Earlier this month, the National Highway Traffic Safety Administration (NHTSA) announced that it wants the U.S. government to make black boxes, or event data recorders (EDRs) as is the official term, mandatory in all new vehicles that will be built after September 2014.
According to the NHTSA, almost all new passenger cars and light-duty vehicles (96 percent, to be precise) currently on sale have the EDR capability built in, and 91 percent already have them installed by their manufacturers.
David Strickland, the head of the Administration, told The Detroit News that these devices are essential for auto safety and allayed concerns raised about the driver’s privacy and how the data may be used.
“The EDR information tells us so much about what’s going on with a vehicle”, said Strickland. “It allows us to figure out what went wrong so we can fix it or we can ask the manufacturers to fix it.”
An EDR works by constantly monitoring things like vehicle speed, brake activation, whether the seat belts are buckled up, forces at a probable impact and airbag deployment.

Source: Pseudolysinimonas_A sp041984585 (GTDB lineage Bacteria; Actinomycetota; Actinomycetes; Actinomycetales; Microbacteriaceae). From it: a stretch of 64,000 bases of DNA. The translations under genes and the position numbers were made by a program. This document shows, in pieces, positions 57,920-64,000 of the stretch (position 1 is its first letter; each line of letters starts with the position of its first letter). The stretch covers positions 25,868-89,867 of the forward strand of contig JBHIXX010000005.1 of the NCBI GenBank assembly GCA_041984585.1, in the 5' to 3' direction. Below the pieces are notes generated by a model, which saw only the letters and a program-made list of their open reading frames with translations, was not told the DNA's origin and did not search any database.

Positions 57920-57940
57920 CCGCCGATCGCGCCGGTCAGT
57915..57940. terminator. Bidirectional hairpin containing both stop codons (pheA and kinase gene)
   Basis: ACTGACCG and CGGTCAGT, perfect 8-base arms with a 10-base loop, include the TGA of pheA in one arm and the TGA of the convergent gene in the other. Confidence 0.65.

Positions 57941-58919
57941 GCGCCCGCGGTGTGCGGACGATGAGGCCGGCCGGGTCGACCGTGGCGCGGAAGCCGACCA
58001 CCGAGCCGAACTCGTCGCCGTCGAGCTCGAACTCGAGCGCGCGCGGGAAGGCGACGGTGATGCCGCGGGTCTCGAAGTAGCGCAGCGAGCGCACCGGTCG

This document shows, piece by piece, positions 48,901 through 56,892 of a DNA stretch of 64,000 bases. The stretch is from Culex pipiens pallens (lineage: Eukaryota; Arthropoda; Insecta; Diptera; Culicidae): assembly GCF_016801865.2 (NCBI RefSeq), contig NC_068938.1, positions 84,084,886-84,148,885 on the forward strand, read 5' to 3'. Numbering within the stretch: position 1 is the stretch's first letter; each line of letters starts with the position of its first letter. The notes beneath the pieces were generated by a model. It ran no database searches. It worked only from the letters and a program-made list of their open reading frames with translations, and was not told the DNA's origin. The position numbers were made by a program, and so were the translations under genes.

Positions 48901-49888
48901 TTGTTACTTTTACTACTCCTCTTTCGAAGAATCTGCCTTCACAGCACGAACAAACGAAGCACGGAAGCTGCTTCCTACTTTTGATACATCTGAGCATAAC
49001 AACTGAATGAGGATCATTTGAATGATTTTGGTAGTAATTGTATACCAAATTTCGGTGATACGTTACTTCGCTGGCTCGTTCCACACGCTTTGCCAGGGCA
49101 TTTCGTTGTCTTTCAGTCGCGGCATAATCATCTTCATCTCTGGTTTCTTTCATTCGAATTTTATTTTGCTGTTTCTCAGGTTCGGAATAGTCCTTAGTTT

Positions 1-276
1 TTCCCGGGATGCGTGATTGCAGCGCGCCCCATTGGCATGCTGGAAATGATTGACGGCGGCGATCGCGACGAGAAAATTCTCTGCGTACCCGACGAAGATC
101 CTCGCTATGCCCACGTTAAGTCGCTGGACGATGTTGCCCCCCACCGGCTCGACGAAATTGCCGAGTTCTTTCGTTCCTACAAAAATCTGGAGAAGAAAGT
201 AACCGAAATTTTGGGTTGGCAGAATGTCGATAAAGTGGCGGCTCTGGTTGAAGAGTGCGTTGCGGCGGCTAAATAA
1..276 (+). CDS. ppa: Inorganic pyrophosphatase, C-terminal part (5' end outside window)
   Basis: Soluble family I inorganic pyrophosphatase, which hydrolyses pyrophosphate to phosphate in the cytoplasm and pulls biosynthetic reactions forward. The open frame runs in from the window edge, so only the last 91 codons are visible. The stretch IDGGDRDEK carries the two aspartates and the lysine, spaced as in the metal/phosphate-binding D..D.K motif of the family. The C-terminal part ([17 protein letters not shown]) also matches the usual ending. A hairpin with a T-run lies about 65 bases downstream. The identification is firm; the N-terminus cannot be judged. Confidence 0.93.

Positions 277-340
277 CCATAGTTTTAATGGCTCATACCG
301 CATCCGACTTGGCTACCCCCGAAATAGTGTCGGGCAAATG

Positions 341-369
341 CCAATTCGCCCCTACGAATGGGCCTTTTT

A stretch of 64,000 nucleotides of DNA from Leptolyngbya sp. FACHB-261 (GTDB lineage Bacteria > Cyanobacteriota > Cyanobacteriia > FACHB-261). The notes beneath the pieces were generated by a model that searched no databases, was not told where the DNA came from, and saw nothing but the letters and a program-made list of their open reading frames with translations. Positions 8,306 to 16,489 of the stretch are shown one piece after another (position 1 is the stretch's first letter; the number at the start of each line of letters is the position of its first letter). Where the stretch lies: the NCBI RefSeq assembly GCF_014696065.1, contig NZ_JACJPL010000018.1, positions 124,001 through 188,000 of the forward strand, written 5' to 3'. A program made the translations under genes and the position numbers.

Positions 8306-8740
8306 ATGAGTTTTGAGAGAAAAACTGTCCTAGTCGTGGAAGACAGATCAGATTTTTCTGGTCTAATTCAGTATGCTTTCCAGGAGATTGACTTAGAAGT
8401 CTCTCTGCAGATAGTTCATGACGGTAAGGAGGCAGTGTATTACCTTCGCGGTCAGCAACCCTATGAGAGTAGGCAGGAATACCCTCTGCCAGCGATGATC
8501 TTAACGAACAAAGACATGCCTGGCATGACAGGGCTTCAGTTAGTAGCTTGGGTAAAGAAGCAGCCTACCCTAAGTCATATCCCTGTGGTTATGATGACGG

In case of an incident such as a crash, it stores into its memory all the data in the last few seconds before it occured.
While no one in their right mind would dare oppose something that improves auto safety, there are issues about how the data collected by the EDRs will be used and whether the vehicle owners’ privacy is compromised.
The Alliance of Automobile Manufacturers, while not opposed to black boxes per se (after all, they’re the ones already installing it into their vehicles…) raised questions about this issue.
AAA, the U.S.’ largest auto club that numbers 53 million members followed suit.
“Congress needs to ensure motorist rights are protected by passing legislation that prohibits access to data without permission from the owner or from a court order, unless the data is used for research purposes and cannot be tracked said to a single vehicle”, said AAA president and CEO Robert Darbelnet.
Strickland responded that the NHTSA is “very concerned about motorist privacy as well” and that the devices “don’t track people, where they are”. He commented that most fears are unfounded, since EDRs have been in use for about 20 years now.
He also said that an on-off switch, which would enable the driver to activate or deactivate the black box at will, would be “a horrible thing for safety”.
By Andrew Tsaousis